I'm no physicist (some people will attest that I did exceptionally poorly in that field), but with a title like that, I had to check it out. Apparently, however intense the laser is, it is not powerful. Katharine Sanderson reports that the laser (HERCULES) is capable of delivering a mere 20 joules onto a point 1.3 micrometers in diameter for a whopping 30 femtoseconds. What does this mean? No one knows: 20 joules is apparently not very much power; a micrometer is one millionth of a meter; femtoseconds is a buzz word made popular in the 1970s, along with other words like "phallogocentric" (Sanderson, however, says a 30 femtoseconds = (1/10^15) seconds). This adds up to 2 x 10^22 watts per square-centimeter, or "20 billion trillion watts per square centimeter," according to the UM story.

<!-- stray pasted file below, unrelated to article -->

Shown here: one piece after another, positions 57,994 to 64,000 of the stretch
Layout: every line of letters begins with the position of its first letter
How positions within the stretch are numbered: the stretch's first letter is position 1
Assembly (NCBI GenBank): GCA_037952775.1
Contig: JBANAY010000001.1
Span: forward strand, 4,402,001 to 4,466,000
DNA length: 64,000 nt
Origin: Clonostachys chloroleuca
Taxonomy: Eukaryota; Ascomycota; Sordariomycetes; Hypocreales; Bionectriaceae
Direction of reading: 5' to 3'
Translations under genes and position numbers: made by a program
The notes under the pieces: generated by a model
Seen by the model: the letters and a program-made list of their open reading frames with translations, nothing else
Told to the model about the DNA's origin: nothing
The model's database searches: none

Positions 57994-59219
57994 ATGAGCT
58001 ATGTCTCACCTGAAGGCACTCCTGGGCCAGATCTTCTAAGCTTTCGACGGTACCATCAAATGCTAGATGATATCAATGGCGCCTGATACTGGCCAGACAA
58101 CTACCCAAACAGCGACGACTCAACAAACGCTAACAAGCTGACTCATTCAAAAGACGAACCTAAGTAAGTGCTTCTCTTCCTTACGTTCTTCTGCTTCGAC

I know you share my worry: that because of HERCULES we're going to see a repeat of the laser-pointer fad of nearly a decade ago. Now kids are going to run to the store to get their own HERCULESes so they can point at the Teach or blackboard, partaking in the Most Intense Tomfoolery in the Universe. Sure, they're expensive now, but in a few years they'll be a dime-a-dozen. What are scientists going to do with this new laser? According to Sanderson,
Such intense laser light is uncharted territory. The electrons in any material hit by the beam are accelerated to the point that they are almost travelling at the speed of light, transporting those electrons out of the classical world and into relativistic, quantum, territory. Theoretically it could be possible to make the electrons travel so quickly that their mass increases.
Ha! Whatever. And right under my nose.